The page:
I had a debugging problem recently with some server code. It involved passing a list of IP addresses and associated metadata to the central server so that list could be pulled into a different host later. The problem was that, as soon as it reached 127 IPs, everything after that was ignored. Searching for a hint on why produced very little, which is where this post comes in: to provide a result for that search in the future.
$_POST is automatically populated with a parsed version of the POST body at runtime. The problem I ran into was that
$_POST only contained a portion of the POST body — it didn’t contain every value. I didn’t want to resort to manually parsing
php://input, so I started looking into my options.
My first hunch was that
post_max_size might be set unusually low, but that turned out not to be the case. It was well above the size that would’ve been needed to contain the full data payload.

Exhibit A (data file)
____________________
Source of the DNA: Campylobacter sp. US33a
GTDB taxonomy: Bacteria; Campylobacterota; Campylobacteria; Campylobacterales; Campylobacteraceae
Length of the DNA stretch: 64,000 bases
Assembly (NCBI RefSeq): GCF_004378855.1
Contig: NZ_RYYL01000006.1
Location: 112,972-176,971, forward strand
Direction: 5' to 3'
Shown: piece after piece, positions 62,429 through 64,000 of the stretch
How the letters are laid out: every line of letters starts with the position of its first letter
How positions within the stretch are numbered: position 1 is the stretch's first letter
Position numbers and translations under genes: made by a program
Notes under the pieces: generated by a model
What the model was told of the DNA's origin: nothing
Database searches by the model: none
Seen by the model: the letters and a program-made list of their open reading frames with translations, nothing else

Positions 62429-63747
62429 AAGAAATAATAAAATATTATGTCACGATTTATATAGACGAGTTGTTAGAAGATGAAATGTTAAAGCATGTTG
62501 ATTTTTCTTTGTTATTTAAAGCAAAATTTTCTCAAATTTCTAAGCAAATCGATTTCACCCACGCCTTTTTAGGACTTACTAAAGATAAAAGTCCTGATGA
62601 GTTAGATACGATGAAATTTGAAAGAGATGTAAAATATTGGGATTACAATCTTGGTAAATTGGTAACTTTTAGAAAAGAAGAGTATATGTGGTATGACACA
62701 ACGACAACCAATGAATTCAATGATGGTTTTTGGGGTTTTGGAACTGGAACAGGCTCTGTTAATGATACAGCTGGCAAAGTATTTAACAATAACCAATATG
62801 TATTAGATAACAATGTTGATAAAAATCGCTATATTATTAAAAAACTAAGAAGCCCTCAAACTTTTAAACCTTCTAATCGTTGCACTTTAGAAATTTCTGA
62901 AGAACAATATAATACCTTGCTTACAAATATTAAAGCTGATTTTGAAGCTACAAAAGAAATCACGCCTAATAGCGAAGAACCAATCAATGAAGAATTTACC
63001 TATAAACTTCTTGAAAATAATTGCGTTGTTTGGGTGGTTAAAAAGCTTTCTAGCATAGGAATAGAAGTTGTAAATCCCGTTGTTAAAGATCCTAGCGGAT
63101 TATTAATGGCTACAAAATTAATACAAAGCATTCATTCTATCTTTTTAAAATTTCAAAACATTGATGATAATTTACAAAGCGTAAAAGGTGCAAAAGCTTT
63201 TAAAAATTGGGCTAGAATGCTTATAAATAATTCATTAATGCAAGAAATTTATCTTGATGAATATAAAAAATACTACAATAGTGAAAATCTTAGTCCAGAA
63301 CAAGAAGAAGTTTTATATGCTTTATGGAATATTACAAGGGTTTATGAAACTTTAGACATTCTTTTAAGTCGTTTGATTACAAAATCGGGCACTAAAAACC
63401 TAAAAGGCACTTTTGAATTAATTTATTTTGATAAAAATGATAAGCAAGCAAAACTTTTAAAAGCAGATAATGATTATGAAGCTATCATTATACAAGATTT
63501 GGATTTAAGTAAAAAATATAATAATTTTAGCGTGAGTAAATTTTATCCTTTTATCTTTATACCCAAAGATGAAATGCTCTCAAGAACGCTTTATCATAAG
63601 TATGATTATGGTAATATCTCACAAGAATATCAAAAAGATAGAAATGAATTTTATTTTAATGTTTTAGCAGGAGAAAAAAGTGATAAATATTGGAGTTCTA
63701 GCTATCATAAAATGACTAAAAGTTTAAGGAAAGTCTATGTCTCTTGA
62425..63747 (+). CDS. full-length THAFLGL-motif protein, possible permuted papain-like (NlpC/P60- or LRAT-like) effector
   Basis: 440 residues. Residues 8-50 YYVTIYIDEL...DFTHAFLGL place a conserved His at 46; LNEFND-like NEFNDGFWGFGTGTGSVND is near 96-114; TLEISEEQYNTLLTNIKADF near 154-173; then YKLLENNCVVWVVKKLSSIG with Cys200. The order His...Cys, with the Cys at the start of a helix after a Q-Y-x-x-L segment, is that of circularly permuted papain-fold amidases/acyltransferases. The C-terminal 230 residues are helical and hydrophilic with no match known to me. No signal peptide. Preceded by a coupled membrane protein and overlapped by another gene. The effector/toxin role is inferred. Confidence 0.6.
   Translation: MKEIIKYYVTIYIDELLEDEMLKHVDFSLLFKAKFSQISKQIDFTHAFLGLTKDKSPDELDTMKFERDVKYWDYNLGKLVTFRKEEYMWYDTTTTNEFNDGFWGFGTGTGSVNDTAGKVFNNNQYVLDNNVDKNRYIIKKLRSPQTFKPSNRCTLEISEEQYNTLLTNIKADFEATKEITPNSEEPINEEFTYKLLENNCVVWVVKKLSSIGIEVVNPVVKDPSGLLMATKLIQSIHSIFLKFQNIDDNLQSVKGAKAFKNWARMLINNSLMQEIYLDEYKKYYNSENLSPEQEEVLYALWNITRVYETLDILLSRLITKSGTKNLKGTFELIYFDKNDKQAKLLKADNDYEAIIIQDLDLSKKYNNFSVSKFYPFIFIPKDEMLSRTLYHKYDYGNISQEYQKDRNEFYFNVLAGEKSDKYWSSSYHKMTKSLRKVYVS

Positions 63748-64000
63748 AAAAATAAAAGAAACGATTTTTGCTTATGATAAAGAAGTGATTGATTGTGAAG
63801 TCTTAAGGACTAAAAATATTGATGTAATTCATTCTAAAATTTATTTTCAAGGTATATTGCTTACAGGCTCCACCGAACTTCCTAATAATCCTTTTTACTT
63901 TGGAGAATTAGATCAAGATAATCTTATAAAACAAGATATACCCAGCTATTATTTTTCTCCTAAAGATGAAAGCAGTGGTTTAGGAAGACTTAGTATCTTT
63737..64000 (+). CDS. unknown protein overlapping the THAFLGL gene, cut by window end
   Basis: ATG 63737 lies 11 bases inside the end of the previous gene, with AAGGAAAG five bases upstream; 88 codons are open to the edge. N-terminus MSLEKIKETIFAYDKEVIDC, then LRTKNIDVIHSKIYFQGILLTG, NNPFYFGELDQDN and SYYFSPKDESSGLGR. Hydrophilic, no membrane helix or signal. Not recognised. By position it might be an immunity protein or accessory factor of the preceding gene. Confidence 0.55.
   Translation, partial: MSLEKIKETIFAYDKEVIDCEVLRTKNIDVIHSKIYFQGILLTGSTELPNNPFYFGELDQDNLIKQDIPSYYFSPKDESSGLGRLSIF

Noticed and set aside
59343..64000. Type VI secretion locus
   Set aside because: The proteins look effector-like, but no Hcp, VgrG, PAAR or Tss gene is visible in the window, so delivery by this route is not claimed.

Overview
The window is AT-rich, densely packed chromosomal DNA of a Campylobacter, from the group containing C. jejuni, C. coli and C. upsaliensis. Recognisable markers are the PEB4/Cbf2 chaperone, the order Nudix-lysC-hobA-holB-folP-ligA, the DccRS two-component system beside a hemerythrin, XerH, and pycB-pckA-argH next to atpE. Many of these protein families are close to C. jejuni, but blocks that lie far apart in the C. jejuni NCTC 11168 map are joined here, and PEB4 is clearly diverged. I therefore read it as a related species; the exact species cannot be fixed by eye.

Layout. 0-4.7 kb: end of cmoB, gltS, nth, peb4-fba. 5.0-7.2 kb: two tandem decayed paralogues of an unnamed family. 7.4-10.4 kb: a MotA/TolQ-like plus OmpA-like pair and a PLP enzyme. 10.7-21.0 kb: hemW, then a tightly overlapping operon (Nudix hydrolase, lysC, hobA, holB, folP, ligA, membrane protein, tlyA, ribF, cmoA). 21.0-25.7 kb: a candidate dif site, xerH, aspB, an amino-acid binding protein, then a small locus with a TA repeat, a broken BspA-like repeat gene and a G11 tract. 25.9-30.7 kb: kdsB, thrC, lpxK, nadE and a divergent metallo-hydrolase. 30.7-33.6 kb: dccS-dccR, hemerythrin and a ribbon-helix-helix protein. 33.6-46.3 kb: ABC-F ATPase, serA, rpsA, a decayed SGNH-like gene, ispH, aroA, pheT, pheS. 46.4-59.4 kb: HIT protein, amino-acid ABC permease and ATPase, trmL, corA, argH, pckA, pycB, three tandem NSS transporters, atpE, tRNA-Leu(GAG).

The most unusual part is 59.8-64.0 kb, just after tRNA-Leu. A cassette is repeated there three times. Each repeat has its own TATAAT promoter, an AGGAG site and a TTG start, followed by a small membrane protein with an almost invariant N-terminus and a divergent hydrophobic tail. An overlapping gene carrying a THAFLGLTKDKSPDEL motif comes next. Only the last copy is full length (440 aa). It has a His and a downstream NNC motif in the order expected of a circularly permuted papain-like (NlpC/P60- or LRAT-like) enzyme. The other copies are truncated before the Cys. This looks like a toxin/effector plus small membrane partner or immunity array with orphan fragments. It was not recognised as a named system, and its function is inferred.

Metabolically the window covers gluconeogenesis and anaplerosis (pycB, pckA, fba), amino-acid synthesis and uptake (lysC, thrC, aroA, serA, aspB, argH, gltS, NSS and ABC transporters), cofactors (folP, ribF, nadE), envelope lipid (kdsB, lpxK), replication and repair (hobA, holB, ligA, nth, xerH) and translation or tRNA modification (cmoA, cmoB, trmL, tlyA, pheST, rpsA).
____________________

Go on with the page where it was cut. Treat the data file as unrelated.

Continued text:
Instead, after much digging around, I found it to be a relatively-obscure setting that usually never interferes:
max_input_vars. This setting limits the number of values that are set on
$_POST and others. Any additional key/value pairs after it reaches that number (the default is 1000) will not be added to the global variable, and it will appear as if they were not passed at all.
While exceeding this setting will trigger a
E_WARNING, those were not included in the errors reported by this particular server, which meant PHP just merrily went on its way processing the request despite having incomplete data. The solution? Increase the value of
max_input_vars. Documentation: http://php.net/manual/en/info.configuration.php#ini.max-input-vars